RAISI WAS was born in December 1960 in the city of Mashhad. Since the early 1980s, he has filled a number of positions in the justice system, including the Tehran prosecutor, the head of the judicial authority’s General Inspection Office, the first deputy chief of the judiciary and Iranian lawyer-general. In 2016, he was appointed by the Supreme Leader as chairman of the Astan Quds Razavi Foundation in Mashhad, which according to Zimmt is a strong foundation that controls significant Islamic faith, various assets and a large budget. post, Raisi served as a member of the Beneficiary Council, and as deputy chair of the Panel of Experts, responsible for overseeing the activities of the Supreme Leader, appointing a successor, and even potentially removing him from office if he was found unfit to continue Shortly after he became head of the court, Raisi announced changes, including achieving greater efficiency. Zimmt said that Raisi put the fight against corruption above. For example, he dismissed dozens of judges accused of corruption. In addition, Raisi announced that it would reduce the number of bank accounts it had and would issue an annual report. This seems to be an attempt to differentiate itself from its predecessors. , Sadeq Larijani, who is suspected of having more than 60 bank accounts with funds from residents who have cases in court, wrote Zimmt. Additionally, Raisi worked to increase his media exposure and improve his public image, especially after his election defeat to Rouhani. came out “as a boring candidate without charisma, who is having a hard time compensating for his lack of political experience,” Zimmt said.
IN JUNE 2019, Raisi published an unusual post on his Instagram account, asking Iranians to contact him via his personal social media accounts to suggest needed improvements to the justice system. Zimmt wrote that, “this initiative was warmly received, especially by professionals. media reform, which expresses hope that this will lead to a reexamination of the current social network blocking policies, and will strengthen public confidence in the justice system. Likewise, in the same month, Iranian media published images showing Raisi traveling for work in the Tehran metro, apparently to reinforce his image as a simple and simple lifestyle. He gave extensive media interviews during Judiciary Week. Raisi had problems with Iran’s reformist camps because of his involvement in the mass executions of political prisoners in 1988, said Zimmt. President Rouhani himself hinted at Raisi’s past, Iranian experts noted, when he stated in one of his election speeches that Iranians no longer want someone who spent 38 years imprisoning and executing them. To overcome this, Zimmt said that Raisi has issued a number of statements about improving the status of women in the country. Khamenei, Raisi has become a public skeptic of the 2015 nuclear deal and is deeply aligned with the hardline Islamic Revolutionary Guard Corps.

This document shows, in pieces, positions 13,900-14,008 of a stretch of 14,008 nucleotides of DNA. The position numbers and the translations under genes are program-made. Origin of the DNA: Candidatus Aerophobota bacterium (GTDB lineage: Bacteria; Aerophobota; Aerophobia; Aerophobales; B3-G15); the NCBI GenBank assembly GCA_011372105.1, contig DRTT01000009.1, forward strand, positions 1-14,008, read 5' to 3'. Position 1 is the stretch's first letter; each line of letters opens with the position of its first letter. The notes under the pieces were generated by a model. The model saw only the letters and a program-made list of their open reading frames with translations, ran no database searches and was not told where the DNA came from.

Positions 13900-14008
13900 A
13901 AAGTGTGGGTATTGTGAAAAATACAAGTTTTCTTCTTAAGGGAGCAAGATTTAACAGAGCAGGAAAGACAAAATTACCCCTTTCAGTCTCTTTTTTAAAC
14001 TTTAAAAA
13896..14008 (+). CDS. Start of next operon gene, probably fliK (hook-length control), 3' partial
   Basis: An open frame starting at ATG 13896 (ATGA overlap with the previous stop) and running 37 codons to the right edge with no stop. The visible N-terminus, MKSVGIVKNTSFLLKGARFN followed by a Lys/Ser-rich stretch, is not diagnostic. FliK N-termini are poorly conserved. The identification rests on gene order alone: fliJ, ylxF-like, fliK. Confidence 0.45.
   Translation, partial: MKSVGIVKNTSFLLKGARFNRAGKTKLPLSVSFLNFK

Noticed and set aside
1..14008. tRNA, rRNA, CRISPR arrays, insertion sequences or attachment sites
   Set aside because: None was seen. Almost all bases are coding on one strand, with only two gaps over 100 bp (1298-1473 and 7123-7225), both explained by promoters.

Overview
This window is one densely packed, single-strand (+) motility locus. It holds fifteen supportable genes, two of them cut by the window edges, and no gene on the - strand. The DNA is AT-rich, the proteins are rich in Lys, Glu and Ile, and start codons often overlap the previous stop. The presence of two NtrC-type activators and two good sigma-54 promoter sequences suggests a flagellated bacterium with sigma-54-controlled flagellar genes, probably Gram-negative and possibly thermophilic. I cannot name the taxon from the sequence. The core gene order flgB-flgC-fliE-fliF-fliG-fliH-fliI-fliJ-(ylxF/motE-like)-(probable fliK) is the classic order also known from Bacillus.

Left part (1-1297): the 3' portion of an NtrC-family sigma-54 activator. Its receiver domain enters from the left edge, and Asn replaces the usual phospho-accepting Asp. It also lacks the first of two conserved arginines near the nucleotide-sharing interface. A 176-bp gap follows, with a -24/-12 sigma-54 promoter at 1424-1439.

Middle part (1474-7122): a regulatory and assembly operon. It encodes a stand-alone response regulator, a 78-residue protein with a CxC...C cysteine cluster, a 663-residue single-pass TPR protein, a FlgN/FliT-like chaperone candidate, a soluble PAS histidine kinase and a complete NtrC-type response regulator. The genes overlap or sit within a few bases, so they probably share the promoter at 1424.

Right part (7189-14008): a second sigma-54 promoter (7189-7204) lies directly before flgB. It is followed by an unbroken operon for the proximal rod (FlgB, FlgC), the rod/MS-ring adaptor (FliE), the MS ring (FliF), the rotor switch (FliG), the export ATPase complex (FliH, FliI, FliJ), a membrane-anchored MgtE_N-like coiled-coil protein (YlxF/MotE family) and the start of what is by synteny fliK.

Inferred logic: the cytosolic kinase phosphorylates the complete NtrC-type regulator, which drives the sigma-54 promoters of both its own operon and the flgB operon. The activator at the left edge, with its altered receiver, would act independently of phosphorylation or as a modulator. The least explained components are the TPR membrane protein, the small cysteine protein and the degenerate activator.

OTHER NAMES appointed together with Raisi and Mojtaba include Rouhani and Raisi’s predecessor who ran the judiciary, Sadeq Larijani. Despite being a strong member of the formation, Rouhani is seen as more open to the West than Khamenei or Raisi and more inclined to try to defuse crises and confrontations rather than exacerbate them. But Rouhani has lost face over the past two years since Trump. administration withdrew from the nuclear deal. He will stand a better chance if Khamenei recovers and Rouhani manages to strike a new deal with the Biden government. Zimmt wrote in 2019 that a member of the Panel of Experts, senior cleric Mohsen Araki, confirmed in an interview with the Fars news agency that a three-member committee held a secret list of potential candidates to replace Khamenei if the need arose to replace the aging leader. after his reign of 30 years. This list could also include dark horse candidates from ayatollah or from the IRGC. So part of the question is whether Iran continues to be led by clerics, or the IRGC security apparatus is carrying out some kind of coup, and moving the country into a true police-state era. Of course, Khamenei may be rumored in the coming days or weeks, but at 81, speculation will continue.